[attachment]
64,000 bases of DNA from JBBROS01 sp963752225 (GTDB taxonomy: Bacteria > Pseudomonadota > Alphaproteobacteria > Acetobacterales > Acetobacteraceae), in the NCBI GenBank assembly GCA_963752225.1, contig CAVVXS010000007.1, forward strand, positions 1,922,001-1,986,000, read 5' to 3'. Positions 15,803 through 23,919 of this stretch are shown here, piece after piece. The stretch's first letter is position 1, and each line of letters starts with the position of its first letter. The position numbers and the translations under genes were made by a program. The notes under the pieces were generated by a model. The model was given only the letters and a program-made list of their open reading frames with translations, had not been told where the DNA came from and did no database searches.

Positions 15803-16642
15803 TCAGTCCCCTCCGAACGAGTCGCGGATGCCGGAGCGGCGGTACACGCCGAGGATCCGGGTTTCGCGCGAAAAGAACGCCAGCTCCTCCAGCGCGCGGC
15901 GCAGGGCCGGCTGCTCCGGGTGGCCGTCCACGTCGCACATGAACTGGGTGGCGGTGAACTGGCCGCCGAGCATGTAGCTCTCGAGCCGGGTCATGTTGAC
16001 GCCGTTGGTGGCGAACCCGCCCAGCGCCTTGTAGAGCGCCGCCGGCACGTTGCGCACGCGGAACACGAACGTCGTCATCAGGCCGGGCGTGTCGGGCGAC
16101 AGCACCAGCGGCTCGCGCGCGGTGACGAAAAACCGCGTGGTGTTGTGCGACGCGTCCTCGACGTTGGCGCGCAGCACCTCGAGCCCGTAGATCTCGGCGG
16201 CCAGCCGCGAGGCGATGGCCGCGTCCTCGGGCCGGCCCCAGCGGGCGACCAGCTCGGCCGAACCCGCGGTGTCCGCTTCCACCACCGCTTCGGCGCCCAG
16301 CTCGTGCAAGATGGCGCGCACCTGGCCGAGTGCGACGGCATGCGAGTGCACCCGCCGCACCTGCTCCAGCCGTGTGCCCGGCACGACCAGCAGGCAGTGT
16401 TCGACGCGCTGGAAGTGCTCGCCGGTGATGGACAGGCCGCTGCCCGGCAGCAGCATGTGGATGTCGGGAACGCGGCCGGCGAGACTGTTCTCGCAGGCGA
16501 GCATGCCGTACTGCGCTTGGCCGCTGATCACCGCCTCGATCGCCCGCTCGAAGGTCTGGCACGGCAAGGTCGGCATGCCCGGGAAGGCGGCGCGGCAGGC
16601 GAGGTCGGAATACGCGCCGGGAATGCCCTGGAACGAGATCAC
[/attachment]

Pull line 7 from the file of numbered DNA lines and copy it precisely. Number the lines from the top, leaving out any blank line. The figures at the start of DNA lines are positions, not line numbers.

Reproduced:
16201 CCAGCCGCGAGGCGATGGCCGCGTCCTCGGGCCGGCCCCAGCGGGCGACCAGCTCGGCCGAACCCGCGGTGTCCGCTTCCACCACCGCTTCGGCGCCCAG